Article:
Vienna Tales from LeSale

Austrian-based producer LeSale returns from a brief musical sabbatical to deliver the stunning ‘Mister Easy’ EP on Luv Shack Records. A-side ‘Antilope’ is a sleazy, hypnotic slice of deep house that wouldn’t sound out of place at sunrise on the Playa at Burning Man, whilst ‘Mister E’ offers up a unique slice of 80s influenced synth pop. One EP; two destinctive sounds.

With DJ support from the likes of Bicep, OOFT!, Ejeca and The Magician, plus a whole host of remixes for Voyeurrhythm, Undertones, The House Of Disco and Audio Parallax, LeSale is a name that is synonomous with quality underground music.

We took the chance to sit down with the man himself to get the inside track on the new EP, his production techniques and to learn more about the underground dance scene in Austria, as we discussed Vienna Tales with LeSale.



Congratulations on your ‘Mister Easy’ EP on Love Shack Records. You have released a lot of music through them, how did the link up with the label come about?

I was an integral part of the label from the beginning. We launched Luv Shack Records as a group of five friends, in an effort to pursue our musical visions, without having to go the often tiresome path of finding suitable and passionate labels to work with.


“I really relish the richness of the sound as well as the limitations of these [analog] machines. You have to work harder, but the results are much more pleasing!”


What were your initial ideas when creating the tracks?

For ‘Antilope’, I really wanted to work with very few ideas and try to squeeze the most out of the chosen elements. It became quite techy and that’s something new from me. I absolutely wanted to allow myself to go that route. The synthetic bell theme from “Mister E” existed for a very long time, I just did not have the wits to make something out of it. When I found it again, everything else just came naturally.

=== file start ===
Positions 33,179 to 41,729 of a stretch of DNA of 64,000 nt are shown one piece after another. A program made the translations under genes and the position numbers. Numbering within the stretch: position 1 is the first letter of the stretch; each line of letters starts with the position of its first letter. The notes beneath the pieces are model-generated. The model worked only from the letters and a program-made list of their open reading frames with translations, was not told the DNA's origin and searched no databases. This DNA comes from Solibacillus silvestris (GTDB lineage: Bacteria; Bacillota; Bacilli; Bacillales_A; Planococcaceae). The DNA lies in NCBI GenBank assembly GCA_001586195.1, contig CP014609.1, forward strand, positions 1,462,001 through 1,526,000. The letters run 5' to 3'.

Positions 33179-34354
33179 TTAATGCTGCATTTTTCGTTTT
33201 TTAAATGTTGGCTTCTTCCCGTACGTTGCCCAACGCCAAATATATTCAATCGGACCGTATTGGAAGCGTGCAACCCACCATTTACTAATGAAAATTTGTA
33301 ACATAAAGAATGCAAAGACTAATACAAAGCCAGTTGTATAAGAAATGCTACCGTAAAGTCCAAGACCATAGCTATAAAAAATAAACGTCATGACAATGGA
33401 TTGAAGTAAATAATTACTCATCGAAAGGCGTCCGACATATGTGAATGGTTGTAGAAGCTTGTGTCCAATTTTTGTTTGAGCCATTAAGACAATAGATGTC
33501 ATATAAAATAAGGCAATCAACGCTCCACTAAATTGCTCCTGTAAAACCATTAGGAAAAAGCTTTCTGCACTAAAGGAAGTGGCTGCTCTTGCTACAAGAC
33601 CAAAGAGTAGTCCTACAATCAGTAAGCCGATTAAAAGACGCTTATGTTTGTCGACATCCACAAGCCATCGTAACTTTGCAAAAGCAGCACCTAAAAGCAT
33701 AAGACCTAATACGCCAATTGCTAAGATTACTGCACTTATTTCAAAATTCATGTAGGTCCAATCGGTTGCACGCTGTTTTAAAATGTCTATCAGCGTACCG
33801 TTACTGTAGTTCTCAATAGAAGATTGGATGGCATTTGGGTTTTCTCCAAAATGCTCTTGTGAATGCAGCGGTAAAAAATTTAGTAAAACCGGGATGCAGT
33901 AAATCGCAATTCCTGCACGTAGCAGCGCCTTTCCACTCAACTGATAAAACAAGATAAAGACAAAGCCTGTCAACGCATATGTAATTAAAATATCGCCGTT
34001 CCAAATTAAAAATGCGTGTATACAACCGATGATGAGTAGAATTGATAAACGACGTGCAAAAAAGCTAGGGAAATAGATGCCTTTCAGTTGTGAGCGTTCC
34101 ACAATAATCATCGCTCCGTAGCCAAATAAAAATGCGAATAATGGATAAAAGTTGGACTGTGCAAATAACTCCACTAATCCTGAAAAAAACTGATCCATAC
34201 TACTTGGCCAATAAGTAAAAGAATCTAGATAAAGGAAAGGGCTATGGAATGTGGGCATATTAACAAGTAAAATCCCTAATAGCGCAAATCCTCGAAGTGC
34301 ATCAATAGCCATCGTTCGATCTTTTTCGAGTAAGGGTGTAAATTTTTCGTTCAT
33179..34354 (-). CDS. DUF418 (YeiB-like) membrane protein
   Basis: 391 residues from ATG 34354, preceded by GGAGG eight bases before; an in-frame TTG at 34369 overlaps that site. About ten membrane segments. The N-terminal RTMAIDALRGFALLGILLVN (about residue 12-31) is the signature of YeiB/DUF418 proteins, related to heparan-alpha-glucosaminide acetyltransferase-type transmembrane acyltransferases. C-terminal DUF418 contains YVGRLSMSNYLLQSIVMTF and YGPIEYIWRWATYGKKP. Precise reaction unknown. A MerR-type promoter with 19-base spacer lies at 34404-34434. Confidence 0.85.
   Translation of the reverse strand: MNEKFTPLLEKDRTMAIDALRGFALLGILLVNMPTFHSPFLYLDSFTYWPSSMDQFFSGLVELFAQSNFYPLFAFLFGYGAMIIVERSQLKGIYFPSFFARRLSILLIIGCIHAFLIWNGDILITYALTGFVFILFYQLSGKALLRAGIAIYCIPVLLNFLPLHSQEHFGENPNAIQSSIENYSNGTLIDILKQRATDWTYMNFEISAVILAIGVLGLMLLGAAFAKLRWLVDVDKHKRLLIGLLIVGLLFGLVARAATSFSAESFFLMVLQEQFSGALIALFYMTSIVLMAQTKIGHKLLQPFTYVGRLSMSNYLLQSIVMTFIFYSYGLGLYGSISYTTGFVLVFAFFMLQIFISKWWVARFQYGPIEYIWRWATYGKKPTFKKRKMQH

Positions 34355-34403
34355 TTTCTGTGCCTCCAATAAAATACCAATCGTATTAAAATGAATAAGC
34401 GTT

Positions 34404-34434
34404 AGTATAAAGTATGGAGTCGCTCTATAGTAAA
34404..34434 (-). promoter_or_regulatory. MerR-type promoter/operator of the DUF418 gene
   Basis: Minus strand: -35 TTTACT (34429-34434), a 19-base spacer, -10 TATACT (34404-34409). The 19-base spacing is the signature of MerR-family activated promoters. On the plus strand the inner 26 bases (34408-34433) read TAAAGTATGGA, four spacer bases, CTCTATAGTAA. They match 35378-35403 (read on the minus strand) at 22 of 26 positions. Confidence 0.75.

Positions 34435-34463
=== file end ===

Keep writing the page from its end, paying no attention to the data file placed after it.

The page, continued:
What equipment did you use for the release?

I still mainly work on my PC and sample almost 50% of my drums from old dusty records. However I have acquired some new (old) studio gear in the last two years, and the Roland SH-09 became my ‘go to’ synth for bass lines. It’s in every track I make. I also work with my Juno 106 a lot, and for this EP, even my Micro Korg was put to good use.


How has your production techniques changed over the years?

I always used to heavily sample disco records and that may never change. When I started, everything was pretty much made entirely with software and samples. Now I use some analog gear for every track and I really relish the richness of the sound as well as the limitations of these machines. You have to work harder, but the results are much more pleasing!

You recently took a break from music. Why was that?

I moved to the Austrian countryside and my second son was born. I really had to re-focus a little bit and get into the groove of making music again.


What is the dance music scene like in Vienna?

It’s a really vibrant scene, with lots of talented artists and DJs in various musical niches. If there’s one thing that the scene is lacking, it’s the exchange between those niches. Just to name a few producers, there’s the ever busy MOTSA, Sam Irl who just made a fantastic album, the young talent HEAP or Neon Amish who just debuted on Luv Shack Records.


Do you have any tips on cool places to visit in Vienna? Bars, clubs, restaurants? Be our tour guide!

Well this is really where Vienna shines! It’s so densely packed with culture in every form, that you can hardly point out everything that’s relevant. As far as clubs go, there’s the ‘Grelle Forelle’, the new ‘Pratersauna’, the ‘Sass’ but also more weird places like the ‘Celeste’ or the ‘Werk’. There’s everything from glamorous house to really beat-up techno places. There’s the ‘Cafe Leopold’, a bar and club in the shopping center of the city. If you want to buy records, there’s the legendary ‘Market’, a tiny goldmine for all things disco and house.


You can only take one album to a desert island. What would it be?

That’s hard. Probably ‘What’s Going On’ by Marvin Gaye. Production values, songwriting and soul.


Who is your favourite all time DJ or Producer?

I’m not the kind to worship DJs, but I guess my all time favorite producer would be Zdar of Cassius fame. And early Nile Rodgers.


Which DJs and producers are you feeling at the moment?

I really like a lot of DJs that are taking a more soulful approach at the moment. Among them Kai Alce, Kid Sublime, Art Of Tones and Harvey Sutherland.


Any special plans or gigs for the rest of 2016?

Actually I’m focusing on new productions and the intriguing projects for Luv Shack at the moment. There will definitely be some gigs in Vienna and Berlin in the summer.


Is there anything away from music that you’d like to achieve?

Yes and no. I’d love to be able to educate people about music culture and relevance on an institutional level one day.


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